Saturday, July 13, 2024

Federal Regulatory Agencies Issue Joint Statement on Budget Cuts

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The 11 federal regulatory agencies operating in Brazil issued a joint statement regarding their critical situation due to a budget cut of approximately 20%. This reduction in funds adds to an existing staff shortage, with over 65% of agency positions currently vacant. The agencies emphasized the essential role of regulation in ensuring social justice, individual well-being, economic balance, infrastructure development, and the provision of adequate public services. They highlighted the need for strong, active regulation to maintain the achievements gained through regulatory measures.

Over the years, the federal regulatory agencies have demonstrated their ability to strengthen and consolidate regulation in Brazil, contributing significantly to national development through effective regulation and oversight. These agencies are responsible for ensuring that services and infrastructure meet societal needs.

Brazil has 11 federal regulatory agencies:

  1. National Water Agency (ANA)
  2. National Civil Aviation Agency (Anac)
  3. National Film Agency (Ancine)
  4. National Electric Energy Agency (Aneel)
  5. National Mining Agency (ANM)
  6. National Agency of Petroleum, Natural Gas, and Biofuels (ANP)
  7. National Supplementary Health Agency (ANS)
  8. National Telecommunications Agency (Anatel)
  9. National Waterway Transportation Agency (Antaq)
  10. National Land Transportation Agency (ANTT)
  11. National Health Surveillance Agency (Anvisa)

These agencies regulate various economic sectors, which represent a significant portion of Brazil’s GDP. Their role is to create norms, control, and oversee market segments operated by companies to ensure public interest.

Federal Regulatory Agencies’ Public Policies Drive National Development and Enhance Quality of Life

The agencies have implemented numerous public policies that significantly contribute to the country’s development and improve citizens’ quality of life. These include expanding telecommunications services, advancing energy transitions, improving the electric energy market, ensuring fair tariffs, enhancing civil aviation safety, ensuring road and waterway transport quality, overseeing the safety of fuels, medications, medical equipment, health services, and more.

Over two decades, the agencies have made substantial progress in service and product delivery by regulated companies, providing societal benefits through a regulated market with predictability, social participation, and balance among actors, ultimately fostering economic and sustainable development. The agencies have also made significant strides in improving and modernizing strategic and regulatory governance, aligning with new technologies, regulatory best practices, and sustainability. These changes are crucial for modern, efficient, transparent regulation committed to societal well-being.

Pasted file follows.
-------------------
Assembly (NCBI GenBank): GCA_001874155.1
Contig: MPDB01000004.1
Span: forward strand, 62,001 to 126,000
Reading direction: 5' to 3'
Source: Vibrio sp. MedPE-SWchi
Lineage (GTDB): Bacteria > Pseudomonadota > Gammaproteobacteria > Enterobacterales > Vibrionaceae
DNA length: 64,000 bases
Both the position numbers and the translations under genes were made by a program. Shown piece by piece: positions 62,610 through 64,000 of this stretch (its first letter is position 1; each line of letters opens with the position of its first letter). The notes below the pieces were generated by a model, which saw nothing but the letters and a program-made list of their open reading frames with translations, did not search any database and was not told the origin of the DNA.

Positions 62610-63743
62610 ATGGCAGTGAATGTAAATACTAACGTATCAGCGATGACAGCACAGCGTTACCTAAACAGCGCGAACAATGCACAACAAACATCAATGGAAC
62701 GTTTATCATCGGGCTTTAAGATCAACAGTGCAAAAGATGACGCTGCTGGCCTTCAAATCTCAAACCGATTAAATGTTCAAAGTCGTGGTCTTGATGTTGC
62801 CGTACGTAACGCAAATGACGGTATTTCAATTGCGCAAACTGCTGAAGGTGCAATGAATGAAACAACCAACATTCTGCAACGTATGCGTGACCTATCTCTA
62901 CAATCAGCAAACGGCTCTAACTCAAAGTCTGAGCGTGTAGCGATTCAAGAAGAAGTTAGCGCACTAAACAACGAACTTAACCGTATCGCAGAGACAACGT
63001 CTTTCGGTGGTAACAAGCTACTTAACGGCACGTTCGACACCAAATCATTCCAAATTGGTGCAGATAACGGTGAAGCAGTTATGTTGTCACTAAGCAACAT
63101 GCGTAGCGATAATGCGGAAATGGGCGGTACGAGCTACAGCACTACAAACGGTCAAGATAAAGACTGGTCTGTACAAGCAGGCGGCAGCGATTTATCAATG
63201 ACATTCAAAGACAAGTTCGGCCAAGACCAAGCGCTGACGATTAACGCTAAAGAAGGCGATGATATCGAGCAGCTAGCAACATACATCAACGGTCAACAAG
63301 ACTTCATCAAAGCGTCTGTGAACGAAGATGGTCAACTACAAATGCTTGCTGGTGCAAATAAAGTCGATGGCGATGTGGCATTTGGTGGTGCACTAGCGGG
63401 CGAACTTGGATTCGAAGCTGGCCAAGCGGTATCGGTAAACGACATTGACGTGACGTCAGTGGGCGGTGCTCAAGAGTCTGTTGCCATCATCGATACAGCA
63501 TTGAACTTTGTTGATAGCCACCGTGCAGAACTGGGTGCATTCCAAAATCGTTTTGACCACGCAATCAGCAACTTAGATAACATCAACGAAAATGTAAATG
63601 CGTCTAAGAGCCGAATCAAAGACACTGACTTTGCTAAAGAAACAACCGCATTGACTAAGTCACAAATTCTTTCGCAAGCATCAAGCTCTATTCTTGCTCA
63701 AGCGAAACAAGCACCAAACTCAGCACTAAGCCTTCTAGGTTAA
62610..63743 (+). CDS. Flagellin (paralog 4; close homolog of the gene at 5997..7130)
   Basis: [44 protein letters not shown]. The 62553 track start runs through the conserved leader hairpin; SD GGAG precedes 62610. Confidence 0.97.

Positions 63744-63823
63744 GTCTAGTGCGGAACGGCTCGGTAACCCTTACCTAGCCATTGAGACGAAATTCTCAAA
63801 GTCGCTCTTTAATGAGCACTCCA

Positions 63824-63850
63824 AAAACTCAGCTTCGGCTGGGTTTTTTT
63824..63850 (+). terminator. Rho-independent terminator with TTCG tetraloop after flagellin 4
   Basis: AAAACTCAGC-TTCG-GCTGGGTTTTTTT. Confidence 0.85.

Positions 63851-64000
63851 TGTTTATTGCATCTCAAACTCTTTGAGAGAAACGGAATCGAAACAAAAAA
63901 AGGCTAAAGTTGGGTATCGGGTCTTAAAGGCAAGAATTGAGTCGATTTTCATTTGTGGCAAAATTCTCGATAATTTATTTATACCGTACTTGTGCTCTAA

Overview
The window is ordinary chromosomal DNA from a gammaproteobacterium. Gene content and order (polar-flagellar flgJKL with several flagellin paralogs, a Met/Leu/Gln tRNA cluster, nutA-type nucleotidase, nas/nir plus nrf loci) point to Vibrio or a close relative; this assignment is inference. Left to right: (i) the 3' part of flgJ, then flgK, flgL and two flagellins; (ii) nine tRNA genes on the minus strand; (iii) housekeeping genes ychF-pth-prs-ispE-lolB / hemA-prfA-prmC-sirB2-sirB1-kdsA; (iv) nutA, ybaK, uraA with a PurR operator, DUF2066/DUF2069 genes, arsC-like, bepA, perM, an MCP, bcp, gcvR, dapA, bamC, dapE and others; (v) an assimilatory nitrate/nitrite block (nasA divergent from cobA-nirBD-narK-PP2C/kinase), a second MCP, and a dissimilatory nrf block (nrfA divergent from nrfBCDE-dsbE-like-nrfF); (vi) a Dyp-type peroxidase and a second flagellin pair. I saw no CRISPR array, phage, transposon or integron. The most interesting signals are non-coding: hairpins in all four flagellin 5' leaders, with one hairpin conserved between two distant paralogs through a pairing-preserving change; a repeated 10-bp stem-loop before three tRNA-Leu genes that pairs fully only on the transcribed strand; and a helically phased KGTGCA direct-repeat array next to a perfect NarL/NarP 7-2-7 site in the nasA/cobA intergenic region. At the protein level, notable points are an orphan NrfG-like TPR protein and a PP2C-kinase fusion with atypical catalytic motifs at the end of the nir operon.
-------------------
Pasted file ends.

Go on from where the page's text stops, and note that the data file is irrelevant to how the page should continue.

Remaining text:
Federal Regulatory Agencies Warn of Budget and Staffing Crisis Threatening Essential Functions

Despite their achievements, the agencies face a critical budgetary and staffing situation that threatens to undermine these advances. Collectively, the agencies generate over 130 billion reais annually, while the projected budget for 2024 was about 5 billion reais, insufficient for their needs. The unexpected 20% budget cut jeopardizes their ability to perform essential regulatory actions.

Moreover, over 65% of agency positions are currently vacant due to retirements, resignations, and deaths, with authorized vacancies insufficient to fill even half of these positions. This staff shortage hampers the agencies’ ability to effectively regulate, an essential function for protecting public interest.

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The agencies concluded by reiterating the importance of technical, strong, and active regulation for social justice, individual well-being, economic balance, infrastructure development, and adequate public service provision. They urged for continued support to maintain the gains achieved through regulation and to ensure continued progress in Brazil’s national development.


Resource: National Health Surveillance Agency, June 03, 2024

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